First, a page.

I observed an incident recently where someone reacted with force and distrust in response to someone else’s innocent error. There was literally no margin for error. No stretch to their tolerance. They snapped. Like a rubber band already thinly stretched out, they exploded with force.
I mentioned my observation to friends. They have had similar experiences. On reflection, I could recall several such experiences this year.
Perhaps you can too. If you’re on social media at all, you probably see it all the time.
Then I remembered studying a graph of volatility earlier. Theoretically, volatility is a measure of the size of the movements in the market. Practically, volatility is a measure of uncertainty. It measures how frequently and by how much we collectively change our minds about the prospects of the market.
There is a clear divide in volatility levels before and after the pandemic. Uncertainty spiked to unprecedented levels during the first wave of the virus and then spiked with every subsequent wave. And it never settled down again post-pandemic. It remained elevated and the spikes this year have emulated waves of the virus from this elevated level.
It can be likened to the graph showing the rhythm of a human heart during and after exercise. When we exercise our heartbeats spike but settle down again once we recover. However, if we start exercising before we have fully recovered our heart rates will spike from this elevated level.
This is exactly what is happening to humanity now. We are being asked to deal with even more uncertainty when we have not yet had the opportunity to recover. We haven’t fully recovered from the pandemic. Figuratively speaking, our heartbeats haven’t settled down and now we’re on the treadmill yet again.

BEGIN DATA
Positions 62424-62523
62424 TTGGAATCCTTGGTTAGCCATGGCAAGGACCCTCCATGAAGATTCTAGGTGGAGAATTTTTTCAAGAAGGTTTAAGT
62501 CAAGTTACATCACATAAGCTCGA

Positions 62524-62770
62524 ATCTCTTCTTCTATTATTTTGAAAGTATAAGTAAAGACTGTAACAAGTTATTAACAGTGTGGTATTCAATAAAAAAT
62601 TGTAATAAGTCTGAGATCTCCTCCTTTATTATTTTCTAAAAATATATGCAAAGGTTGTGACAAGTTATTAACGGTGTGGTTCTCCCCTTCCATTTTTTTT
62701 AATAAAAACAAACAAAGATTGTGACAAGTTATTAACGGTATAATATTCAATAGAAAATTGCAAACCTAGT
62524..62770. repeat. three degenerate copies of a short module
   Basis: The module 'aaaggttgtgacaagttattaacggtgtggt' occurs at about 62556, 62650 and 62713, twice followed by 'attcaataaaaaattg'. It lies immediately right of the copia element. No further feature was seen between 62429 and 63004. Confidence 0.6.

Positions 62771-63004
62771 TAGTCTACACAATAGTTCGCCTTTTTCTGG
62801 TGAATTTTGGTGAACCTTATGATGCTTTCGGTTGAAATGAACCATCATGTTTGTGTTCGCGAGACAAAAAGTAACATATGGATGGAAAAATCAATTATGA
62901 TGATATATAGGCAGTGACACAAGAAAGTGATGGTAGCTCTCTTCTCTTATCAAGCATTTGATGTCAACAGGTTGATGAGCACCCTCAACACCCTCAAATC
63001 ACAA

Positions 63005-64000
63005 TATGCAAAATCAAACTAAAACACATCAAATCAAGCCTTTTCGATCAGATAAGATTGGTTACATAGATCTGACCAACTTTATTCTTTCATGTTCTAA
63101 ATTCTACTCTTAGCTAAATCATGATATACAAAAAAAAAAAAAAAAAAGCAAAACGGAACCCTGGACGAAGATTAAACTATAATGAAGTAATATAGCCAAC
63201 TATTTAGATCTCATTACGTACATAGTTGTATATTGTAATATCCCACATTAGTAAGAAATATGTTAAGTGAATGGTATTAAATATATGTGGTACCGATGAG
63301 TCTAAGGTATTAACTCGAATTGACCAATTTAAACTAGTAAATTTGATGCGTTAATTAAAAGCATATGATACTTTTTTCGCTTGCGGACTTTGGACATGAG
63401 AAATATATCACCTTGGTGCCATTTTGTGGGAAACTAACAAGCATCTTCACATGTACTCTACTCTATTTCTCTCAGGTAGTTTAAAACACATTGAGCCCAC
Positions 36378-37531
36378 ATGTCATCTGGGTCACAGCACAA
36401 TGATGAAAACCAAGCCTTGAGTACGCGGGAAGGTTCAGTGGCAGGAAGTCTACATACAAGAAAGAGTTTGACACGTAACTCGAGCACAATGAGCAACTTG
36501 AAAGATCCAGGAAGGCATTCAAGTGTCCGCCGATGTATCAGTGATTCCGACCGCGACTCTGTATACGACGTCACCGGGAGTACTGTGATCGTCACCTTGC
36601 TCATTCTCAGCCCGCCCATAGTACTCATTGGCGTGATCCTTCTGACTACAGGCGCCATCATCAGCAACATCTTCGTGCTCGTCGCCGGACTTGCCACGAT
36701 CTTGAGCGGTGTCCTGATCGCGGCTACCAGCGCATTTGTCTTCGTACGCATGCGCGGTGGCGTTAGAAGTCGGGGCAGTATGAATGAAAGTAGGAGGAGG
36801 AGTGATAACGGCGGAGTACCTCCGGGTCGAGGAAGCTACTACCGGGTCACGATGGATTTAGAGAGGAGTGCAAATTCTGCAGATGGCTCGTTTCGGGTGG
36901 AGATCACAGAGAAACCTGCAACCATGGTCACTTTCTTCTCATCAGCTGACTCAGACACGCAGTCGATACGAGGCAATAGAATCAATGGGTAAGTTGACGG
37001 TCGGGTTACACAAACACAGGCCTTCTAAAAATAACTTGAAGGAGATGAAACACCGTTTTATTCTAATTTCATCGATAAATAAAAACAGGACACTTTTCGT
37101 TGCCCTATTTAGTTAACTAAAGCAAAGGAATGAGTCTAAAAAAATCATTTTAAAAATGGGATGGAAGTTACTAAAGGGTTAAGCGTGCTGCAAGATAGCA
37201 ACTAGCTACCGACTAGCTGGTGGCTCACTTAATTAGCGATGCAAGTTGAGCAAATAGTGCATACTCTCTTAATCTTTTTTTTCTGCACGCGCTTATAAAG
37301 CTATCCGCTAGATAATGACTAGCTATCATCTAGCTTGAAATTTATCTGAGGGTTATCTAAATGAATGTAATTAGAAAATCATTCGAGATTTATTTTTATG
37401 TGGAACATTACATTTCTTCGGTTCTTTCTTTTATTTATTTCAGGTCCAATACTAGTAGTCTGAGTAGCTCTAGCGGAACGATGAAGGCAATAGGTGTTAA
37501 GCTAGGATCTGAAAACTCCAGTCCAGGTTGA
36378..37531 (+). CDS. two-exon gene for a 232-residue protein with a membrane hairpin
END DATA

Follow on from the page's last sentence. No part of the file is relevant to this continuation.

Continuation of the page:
There is a lot that is unsettling about the world right now. War. Cost of living increases. Rising interest rates. Economic slowdown. Political uncertainty. Currency fallouts. Financial market declines. Energy rationing, including load shedding in South Africa. Culture wars. Climate change fallout.
Alliances that have been in place for decades, even centuries are shifting. The belief in accepted economic thinking is dwindling. Trust in systems is broken.
It is all creating uncertainty for us. About our futures and the future of our children. And uncertainty is stressful for people.
Uncertainty saps energy – energy that would otherwise have been used to regulate emotions, apply reasoning, make decisions, work accurately, or even just comprehend an instruction.
We need to recognise that most people we come into contact with, are on the treadmill and they’re already tired. We must accept that they do not have the energy to do what we are asking of them. We have to adjust our expectations of each other. And of ourselves.
If we do this, perhaps we can be more empathetic toward others. We are all going through a lot. Be more understanding. Expect less. Park judgment. Lower expectations. We may even make things easier for ourselves.
Perhaps we can be kinder to ourselves too. Expect less. Make fewer decisions. Rest more.
We’re going to need all the energy we can conserve. It is not likely that things will settle down soon. Being hard on others and ourselves will use energy. Being kinder will increase energy.
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